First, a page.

John Stuart Mill’s Pleasure and HedonismJune 27, 2021
Imagine being separated from other children throughout your childhood.
Instead of spending your time playing games, you learn Greek and algebra with a private tutor or talk to highly intelligent adults. What would you be like? This is more or less what happened to John Stuart Mill (1806-1873). He was treated like a training subject. His father, Jeremy Bentham’s friend James Mill, shared the same opinion with John Locke, who thought that a child’s mind was as blank as a blank slate.
James Mill thought that if a child was raised right, he had a chance to become a genius. So James homeschooled his son John, making sure he didn’t waste time playing with kids his age and picking up bad habits from them. But it wasn’t hard work or forced memorization or anything like that. By using Socrates’ questioning method, James wanted to make his son discover the ideas he learned on his own, instead of having him memorize like a parrot. Surprisingly, John began learning the Ancient Greeks when he was three years old. He wrote a Roman history at the age of six, and at the age of seven he began to understand Plato’s dialogues in their original language.
Mill was a great philosopher; He was perhaps the greatest philosopher of the nineteenth century. Mill was brought up as a utilitarian, and Bentham had a great influence on that. The Mills stayed at Bentham’s home in rural Surrey each summer. Although Mill agreed with Bentham’s idea that right action always produces the most happiness, he believed his teacher’s explanation of happiness as pleasure was too crude. Therefore, the young man developed his own version of the theory and made a distinction between higher and lower pleasures.
Given the choice, would you rather be a contented pig or an unhappy human who rolls around in his muddy pen and devours the food in his bait bowl? Mill thought it was clear that we would choose to be a sad person rather than a happy pig. But this was contrary to what Bentham thought. As we know, Bentham said that all that matters is experiences that can be pleasurable, no matter how they come about. Mill disagreed. He thought we could have different kinds of pleasure and that some were much better than others. So much so that no matter how great the amount of lower pleasure was, it could not compete with the smallest amount of higher pleasure. Lower pleasures, such as the pleasures an animal can experience, could never be compared to higher, mental pleasures, such as reading a book or listening to a concert.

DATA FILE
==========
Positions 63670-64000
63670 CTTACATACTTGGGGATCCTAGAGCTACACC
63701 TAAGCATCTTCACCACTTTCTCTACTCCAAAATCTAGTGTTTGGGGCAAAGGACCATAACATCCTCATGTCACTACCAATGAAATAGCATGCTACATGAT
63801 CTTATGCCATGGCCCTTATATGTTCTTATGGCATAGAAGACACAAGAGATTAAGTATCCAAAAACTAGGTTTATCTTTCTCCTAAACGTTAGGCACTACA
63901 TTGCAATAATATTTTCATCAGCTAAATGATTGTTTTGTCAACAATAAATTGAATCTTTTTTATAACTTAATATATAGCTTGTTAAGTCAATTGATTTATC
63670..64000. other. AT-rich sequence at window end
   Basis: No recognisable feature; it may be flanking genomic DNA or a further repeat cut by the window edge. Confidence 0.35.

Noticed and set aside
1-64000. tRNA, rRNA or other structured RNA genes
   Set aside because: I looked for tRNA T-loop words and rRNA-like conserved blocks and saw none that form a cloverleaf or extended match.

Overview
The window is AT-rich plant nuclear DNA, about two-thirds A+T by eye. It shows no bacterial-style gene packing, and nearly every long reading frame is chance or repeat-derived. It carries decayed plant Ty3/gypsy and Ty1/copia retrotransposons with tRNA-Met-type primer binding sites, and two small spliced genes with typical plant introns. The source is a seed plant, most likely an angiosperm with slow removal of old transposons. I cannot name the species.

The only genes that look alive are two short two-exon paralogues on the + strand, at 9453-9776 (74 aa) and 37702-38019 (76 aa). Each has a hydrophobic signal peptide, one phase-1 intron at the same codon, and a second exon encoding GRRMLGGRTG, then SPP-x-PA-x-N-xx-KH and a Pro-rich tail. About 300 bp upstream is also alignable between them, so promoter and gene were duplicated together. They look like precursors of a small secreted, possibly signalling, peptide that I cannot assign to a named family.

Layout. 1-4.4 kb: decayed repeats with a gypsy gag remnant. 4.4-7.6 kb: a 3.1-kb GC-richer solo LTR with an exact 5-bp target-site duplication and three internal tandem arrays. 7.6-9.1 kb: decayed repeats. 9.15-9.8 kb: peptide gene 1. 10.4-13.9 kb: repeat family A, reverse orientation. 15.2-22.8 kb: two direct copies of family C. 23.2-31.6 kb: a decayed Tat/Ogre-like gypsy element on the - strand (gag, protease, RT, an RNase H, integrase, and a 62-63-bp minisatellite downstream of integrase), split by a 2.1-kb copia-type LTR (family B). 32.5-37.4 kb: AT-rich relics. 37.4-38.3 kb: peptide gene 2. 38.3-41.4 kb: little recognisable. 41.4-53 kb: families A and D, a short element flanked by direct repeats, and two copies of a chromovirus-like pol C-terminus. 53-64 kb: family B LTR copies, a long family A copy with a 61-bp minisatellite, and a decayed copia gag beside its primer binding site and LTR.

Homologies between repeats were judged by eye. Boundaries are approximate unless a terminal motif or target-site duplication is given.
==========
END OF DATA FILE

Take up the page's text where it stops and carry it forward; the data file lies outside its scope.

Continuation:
Mill went even further and said that it is better to be a dissatisfied Socrates than a satisfied fool. This was because the philosopher Socrates was able to achieve more subtle pleasures by thinking than a fool could. Why should we believe Mill? His answer was that someone who has experienced both lower and higher pleasures would prefer the higher ones. The pig cannot read or listen to classical music; therefore his opinion on this matter is not taken into account. If the pig could read, it would rather read than roll in the mud. That’s what Mill was thinking. But some people said that Mill assumed that everyone would rather read like him than roll in the mud. Worse still, because Mill was talking about different qualities of happiness (high and low) and different quantities of them, it became much more difficult to know how to calculate what to do. One of the great virtues of Bentham’s approach was its simplicity, the measurement of all pleasure and pain with the same value. Mill did not introduce a rate of change to calculate the different values of higher and lower pleasures. Mill applied his utilitarian thinking to every aspect of life. He thought humans were a bit like trees. If you don’t give a tree enough room to grow, it will become crooked and weak. But in the right place it can reach its potential, stretch and spread. Similarly, under the right conditions, people thrive, and this results in good outcomes not just for the individual in question but for the whole society – maximizing happiness. In his short but fascinating book published in 1859, he argued that giving each person a place to develop as he saw fit was the best way to organize society. The title of the book is “On Freedom” and is still widely read today.
Paternalism comes from the Latin word pater, which means father; it means to force someone to do something for their own good (although it could also be maternalism, which comes from the Latin mater meaning mother). If you were fed vegetables as a child, you know very well what it is. Eating green vegetables is often unpleasant for a child, but your parents say it’s for your own good. Mill thought that paternalism is good when applied to the child: Children need to be protected and their behavior controlled in various ways. However, civilized society